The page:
Neville Declares Victory in City Council Election

By David M. Greenwald
Executive Editor

Davis, CA – Over a week after the special election for District 3, Donna Neville is declaring victory.

In an email to supporters on Thursday, she wrote, “After the latest returns from Tuesday morning, my team and I are proud to announce the voters in District 3 have elected me to be their next councilwoman! While the results have not been certified, I have gained vote margin in every new release of results.”

The initial returns showed Neville with a 61-39 lead over her opponent Francesca Wright.  However, despite the healthy lead, the relatively small number of votes caste kept the lead to around 450 after Election Day – that plus the string of tragic stabbings put a damper on normal celebrations and announcements.

In her message, Neville acknowledged the moment in Davis.

“I would like to take a moment to extend my deepest condolences to the families and friends of David Henry Breaux and Karim Abou Najm. I also send words of support to Kimberlee Guillory who was able to survive her attack but will have a long recovery,” she said.  “These events left our community shaken and full of questions. But our response as a community reminded me once again of what makes Davis so wonderful.”

She offered praise to her opponent, Francesca Wright, for running “a great campaign” and staying “true to her commitment to make this race about the issues.”

Neville said, “I hope that anyone who observed the District 3 City Council race recognized that there were two candidates who are dedicated to our community and determined to make a positive difference.”

Neville added, “Once the results are certified, I look forward to joining my colleagues on the Davis City Council on June 6. I hope you can join me at the swearing in ceremony that evening.”

She concluded, “The important issues remain the same – making housing more available and more affordable; getting to work updating our General Plan; reinvigorating our downtown; attracting and retaining innovative businesses that want to locate in Davis; addressing climate change and making Davis more climate resilient; and, of course, working to promote fiscal stability. We have a lot of important work to do, and I look forward to getting started!”

About The Author

David Greenwald is the founder, editor, and executive director of the Davis Vanguard. He founded the Vanguard in 2006. David Greenwald moved to Davis in 1996 to attend Graduate School at UC Davis in Political Science. He lives in South Davis with his wife Cecilia Escamilla Greenwald and three children.

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  1. Matt Williams

    Congratulations to Donna.  I sent her a congratulatory e-mail this morning that included the following suggestion:

    I also strongly hope you will put into discussions with your fellow council members a plan for going back to at large elections.  Our brief history with District elections hasa clearly shown that they actually make it harder for communities of interest to be represented due to the homogeneity of our demographic dispersal in Davis coupled with the requirement that a candidate can only come in first in order to be elected, while in at large elections they can come in first, second, and even third and still earn a seat at the table.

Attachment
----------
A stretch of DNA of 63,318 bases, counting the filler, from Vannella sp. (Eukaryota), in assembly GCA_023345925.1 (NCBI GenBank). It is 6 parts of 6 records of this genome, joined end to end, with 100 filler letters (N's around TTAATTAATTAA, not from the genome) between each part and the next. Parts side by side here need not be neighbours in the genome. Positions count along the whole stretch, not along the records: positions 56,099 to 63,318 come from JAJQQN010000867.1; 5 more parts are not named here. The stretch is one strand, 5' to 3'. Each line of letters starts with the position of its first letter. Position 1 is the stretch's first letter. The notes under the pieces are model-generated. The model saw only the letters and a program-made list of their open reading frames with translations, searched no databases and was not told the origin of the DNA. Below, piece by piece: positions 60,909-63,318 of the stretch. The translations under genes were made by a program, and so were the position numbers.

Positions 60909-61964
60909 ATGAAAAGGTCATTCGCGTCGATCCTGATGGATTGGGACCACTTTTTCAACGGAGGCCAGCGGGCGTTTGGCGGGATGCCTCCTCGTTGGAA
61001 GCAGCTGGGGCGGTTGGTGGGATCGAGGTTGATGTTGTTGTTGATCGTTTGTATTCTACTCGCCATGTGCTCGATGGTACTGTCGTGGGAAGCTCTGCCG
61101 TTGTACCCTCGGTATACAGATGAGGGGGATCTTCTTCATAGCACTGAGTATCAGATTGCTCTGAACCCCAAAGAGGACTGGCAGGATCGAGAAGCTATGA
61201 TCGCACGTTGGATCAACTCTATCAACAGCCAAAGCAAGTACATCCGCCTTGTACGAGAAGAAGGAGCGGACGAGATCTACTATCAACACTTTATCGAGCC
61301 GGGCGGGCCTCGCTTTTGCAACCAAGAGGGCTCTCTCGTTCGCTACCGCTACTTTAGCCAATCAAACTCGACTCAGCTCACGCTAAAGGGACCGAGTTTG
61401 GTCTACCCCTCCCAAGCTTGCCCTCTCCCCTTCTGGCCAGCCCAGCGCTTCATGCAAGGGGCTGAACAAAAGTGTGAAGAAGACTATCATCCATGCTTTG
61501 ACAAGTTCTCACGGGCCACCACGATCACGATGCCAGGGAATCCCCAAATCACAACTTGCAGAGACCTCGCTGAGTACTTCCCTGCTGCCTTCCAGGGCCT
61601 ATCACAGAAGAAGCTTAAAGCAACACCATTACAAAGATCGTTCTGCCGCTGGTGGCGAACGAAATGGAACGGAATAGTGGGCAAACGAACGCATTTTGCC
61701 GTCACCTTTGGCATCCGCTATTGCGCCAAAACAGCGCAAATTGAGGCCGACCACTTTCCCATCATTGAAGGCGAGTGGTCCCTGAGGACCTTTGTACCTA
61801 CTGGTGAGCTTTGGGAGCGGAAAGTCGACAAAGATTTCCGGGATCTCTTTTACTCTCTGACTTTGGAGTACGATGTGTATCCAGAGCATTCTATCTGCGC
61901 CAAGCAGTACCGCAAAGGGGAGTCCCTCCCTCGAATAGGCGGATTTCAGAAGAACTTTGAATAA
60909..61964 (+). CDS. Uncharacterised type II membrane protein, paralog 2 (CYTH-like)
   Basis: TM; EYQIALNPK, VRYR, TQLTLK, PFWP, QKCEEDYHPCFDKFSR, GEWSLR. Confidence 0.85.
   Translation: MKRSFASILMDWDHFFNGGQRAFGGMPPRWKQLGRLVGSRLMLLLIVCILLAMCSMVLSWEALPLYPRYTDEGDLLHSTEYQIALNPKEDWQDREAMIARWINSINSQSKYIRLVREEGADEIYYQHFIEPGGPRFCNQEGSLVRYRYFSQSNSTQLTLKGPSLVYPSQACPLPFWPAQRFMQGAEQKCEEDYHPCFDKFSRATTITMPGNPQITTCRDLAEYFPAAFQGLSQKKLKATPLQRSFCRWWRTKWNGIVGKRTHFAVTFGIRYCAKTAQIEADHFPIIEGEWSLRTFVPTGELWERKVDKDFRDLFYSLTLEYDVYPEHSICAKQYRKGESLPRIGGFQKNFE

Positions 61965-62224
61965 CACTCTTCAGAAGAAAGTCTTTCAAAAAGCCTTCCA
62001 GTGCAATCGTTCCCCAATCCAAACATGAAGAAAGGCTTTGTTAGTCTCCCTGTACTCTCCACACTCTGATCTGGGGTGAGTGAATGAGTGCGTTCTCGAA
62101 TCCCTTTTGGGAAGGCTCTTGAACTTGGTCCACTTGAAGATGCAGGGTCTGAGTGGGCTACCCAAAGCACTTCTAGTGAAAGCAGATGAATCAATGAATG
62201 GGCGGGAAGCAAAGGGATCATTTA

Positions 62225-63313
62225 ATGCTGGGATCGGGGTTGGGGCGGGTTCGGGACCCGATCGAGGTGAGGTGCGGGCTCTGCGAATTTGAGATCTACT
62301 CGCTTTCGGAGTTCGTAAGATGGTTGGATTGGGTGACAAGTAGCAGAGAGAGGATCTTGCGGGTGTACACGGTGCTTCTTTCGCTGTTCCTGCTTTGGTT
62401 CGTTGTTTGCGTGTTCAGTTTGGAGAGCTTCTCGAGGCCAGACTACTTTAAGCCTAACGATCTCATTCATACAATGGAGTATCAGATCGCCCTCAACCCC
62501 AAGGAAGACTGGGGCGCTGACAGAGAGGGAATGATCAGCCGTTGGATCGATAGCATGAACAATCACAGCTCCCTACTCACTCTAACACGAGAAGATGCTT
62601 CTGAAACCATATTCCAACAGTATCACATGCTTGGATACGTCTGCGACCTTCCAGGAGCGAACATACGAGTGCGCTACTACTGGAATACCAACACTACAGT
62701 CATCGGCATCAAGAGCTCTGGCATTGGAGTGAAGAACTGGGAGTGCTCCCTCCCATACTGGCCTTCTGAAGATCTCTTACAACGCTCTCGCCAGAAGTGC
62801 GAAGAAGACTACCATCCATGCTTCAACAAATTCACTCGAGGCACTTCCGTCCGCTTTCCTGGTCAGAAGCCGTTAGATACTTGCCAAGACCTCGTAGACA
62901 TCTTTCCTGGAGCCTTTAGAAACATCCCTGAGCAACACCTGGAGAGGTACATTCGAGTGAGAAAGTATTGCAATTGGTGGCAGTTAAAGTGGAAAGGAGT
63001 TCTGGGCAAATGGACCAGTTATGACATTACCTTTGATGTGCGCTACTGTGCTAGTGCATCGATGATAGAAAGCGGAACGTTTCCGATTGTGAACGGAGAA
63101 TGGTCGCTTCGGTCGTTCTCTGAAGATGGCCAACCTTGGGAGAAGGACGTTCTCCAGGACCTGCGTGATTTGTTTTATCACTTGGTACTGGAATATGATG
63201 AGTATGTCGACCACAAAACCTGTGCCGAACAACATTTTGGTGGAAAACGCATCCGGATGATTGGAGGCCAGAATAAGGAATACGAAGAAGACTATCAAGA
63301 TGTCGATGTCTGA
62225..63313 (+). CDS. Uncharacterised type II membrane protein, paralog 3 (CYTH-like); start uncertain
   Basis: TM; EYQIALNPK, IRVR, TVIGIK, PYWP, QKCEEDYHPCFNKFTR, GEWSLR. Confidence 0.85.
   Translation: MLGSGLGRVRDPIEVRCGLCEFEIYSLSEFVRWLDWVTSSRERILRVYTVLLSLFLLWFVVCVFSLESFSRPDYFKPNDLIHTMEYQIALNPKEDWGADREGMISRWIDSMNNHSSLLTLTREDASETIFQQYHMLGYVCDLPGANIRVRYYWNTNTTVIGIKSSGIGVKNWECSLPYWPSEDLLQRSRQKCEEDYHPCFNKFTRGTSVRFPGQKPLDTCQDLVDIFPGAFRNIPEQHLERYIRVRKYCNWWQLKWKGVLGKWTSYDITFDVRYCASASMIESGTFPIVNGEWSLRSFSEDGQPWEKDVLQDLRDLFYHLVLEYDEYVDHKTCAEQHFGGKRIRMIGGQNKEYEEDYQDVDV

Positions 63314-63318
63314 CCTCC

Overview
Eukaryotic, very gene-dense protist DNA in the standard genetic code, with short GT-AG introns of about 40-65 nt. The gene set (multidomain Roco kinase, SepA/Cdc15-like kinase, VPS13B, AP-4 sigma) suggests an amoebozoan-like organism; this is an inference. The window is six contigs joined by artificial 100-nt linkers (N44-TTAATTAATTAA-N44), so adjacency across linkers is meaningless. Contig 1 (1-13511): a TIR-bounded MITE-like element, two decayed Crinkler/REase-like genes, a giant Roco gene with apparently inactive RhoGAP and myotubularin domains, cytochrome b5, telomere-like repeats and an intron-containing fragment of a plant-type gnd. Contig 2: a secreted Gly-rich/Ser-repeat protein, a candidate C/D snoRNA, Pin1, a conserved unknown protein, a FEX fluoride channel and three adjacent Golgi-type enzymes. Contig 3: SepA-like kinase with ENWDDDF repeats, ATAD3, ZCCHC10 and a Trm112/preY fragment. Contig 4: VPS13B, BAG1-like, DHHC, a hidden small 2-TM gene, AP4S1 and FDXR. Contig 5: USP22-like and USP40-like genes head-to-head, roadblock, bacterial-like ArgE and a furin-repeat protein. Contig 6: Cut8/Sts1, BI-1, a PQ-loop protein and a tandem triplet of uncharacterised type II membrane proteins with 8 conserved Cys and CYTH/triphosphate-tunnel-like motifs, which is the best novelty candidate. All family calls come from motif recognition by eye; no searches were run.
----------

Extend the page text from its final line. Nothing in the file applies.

2. Richard_McCann

    That we had to choose between two of the best Council candidates that we’ve had in recent memory demonstrates the failure of district elections. Let’s hope the state Supreme Court confirms Santa Monica’s victory so we can move on.

    1. Matt Williams

      Richard, while I agree that such a confirmation would be very nice to have, that does not prevent the Council from taking the necessary first steps in consideration of and charting the path for a Council Ordinance rescinding the prior Council Ordinance that put District elections in place.  The lawyers will no doubt counsel with an abundance of caution, fearing a lawsuit, but I am of the opinion that we have nothing to fear but fear itself.

      The major difference between now and the time of the Rexroad threat is that Rexroad had a good chance not only of winning his suit, but also winning a judgment for court costs and legal fees.  With the Santa Monica case on the books, the chances of a judgment for court costs and legal fees is severely reduced, and that means any lawsuit would be costly to the plaintiff.  Given Santa Monica, the plaintiff might even find themselves (if they lose the case) facing a judgment to pay the City’s court costs and legal fees.  That makes the decision to sue much much less attractive.

      In addition, it is likely the original plaintiff has moved on, so any lawyer contemplating a suit would have to find a party with standing willing to put their name on the line.

      All in all, it is time for our City Council to show leadership and proactively stand up for democracy

  3. Sharla Cheney

    Such a tough decision. Both candidates were really good. I hope Francesca continues to serve on commissions and stays active in our local politics. She has really good ideas for addressing some of the pressing problems. I welcome Donna and hope that she works to represent our District well. It’s a complex District, encompassing older residential neighborhoods, light industry areas and the downtown, with competing demands and needs.

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